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Great Expectations by Charles Dickens

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According to Dictionary.com, there are at least six definitions of the word ‘heart’ that do not apply specifically to biological functions, but rather to an individual’s personal makeup. These definitions refer to the center of personality, the center of emotion, an individual’s capacity for sympathy and affection, a person’s spirit or courage, the central part, the vital or essential part, and the breast or bosom. In order to explore the various ways in which this multi-dimensional term can be used, Dickens introduces a host of characters to illustrate not only the differences, but the difficulties faced when one tries to change one’s fundamental nature, or heart, to become something more socially acceptable. Dickens explores the various uses of heart and the attempts to change them through the characters of Pip, Joe Gargery, Mrs. Joe, Estella, and Miss Havisham.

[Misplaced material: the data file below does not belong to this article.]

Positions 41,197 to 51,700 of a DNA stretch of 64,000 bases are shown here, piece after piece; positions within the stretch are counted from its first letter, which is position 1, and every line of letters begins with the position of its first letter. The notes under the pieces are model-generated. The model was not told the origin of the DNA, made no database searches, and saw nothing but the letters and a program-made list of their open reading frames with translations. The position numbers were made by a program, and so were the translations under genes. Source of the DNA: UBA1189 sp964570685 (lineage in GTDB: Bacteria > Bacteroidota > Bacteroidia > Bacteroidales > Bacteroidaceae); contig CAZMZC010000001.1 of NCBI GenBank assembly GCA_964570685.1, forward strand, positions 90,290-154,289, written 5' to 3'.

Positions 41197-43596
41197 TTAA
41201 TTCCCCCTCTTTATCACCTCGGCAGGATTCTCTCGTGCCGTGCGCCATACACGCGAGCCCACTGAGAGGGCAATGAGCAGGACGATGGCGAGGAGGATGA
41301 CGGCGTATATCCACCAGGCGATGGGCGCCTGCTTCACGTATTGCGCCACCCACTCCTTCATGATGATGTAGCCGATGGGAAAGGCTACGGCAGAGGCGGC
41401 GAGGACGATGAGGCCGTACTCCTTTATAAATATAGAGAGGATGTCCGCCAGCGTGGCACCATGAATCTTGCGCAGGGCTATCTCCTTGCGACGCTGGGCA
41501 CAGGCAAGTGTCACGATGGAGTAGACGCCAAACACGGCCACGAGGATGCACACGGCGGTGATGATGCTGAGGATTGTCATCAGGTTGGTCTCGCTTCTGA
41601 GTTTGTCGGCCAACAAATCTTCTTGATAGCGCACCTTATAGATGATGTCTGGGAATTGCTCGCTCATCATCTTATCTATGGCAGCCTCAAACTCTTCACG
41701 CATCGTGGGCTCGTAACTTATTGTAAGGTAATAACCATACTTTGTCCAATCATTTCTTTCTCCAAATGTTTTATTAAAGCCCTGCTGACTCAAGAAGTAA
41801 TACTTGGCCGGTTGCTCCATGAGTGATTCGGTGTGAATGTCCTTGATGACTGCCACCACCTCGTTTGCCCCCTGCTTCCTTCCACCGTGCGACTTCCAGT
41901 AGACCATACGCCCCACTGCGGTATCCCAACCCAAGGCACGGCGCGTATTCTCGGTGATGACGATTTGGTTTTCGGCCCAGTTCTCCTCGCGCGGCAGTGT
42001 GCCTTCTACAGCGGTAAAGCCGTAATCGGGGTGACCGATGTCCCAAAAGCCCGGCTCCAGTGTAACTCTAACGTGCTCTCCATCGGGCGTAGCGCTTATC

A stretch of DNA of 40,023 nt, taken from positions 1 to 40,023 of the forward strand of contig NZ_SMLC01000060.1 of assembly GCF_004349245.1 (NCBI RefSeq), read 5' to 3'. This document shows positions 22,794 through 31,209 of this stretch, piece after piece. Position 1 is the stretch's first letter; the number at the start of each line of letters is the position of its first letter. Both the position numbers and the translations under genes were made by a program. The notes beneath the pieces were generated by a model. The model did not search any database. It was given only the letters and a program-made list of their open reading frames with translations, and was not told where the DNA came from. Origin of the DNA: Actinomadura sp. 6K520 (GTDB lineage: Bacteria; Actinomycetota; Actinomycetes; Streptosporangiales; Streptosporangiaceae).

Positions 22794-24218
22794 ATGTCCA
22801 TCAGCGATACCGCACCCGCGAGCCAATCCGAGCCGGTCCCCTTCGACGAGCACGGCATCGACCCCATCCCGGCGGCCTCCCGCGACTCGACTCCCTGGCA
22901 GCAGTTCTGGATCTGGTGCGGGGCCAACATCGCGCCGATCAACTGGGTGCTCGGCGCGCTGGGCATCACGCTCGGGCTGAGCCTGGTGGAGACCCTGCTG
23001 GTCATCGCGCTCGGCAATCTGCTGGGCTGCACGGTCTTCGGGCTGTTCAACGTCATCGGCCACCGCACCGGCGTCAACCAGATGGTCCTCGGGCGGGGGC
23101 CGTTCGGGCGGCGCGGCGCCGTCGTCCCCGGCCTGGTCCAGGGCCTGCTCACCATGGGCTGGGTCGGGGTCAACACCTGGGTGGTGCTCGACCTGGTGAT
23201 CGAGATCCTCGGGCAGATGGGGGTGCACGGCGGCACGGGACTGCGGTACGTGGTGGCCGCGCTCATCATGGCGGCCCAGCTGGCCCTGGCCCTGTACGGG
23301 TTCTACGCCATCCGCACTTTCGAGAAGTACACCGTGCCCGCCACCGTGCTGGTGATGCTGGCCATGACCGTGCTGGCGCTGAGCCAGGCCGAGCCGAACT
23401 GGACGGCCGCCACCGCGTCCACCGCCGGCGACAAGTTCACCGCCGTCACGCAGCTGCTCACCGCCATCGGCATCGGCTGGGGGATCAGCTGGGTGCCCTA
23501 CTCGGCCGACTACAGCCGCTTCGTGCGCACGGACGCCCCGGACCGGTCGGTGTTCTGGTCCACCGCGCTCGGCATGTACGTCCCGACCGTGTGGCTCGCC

As the main character, and the one through whom the entire story is experienced, Pip is the study of a heart developing as it is defined above. He shows himself to be an uncommonly sensitive child right from the beginning of the novel, in which his reflections upon his parents and siblings tombstones give him an impression of the family he never knew that is actually quite insightful: “I am indebted for a belief I religiously entertained that they had all been born on their backs with their hands in their trousers-pockets, and had never taken them out in this state of existence” (11). He is also shown to be quite quickly afraid, first describing himself as “the small bundle of shivers growing afraid of it all and beginning to cry” (12). While he makes the decision to bring food and a file to the criminal he meets in the marsh, eventually known as Abel Magwitch, out of sheer terror regarding what might happen if he doesn’t, Pip also has the capacity to pity the man’s situation and to be concerned about the man’s supposed companion who had&nbsp.previously been used to help instill terror in the boy.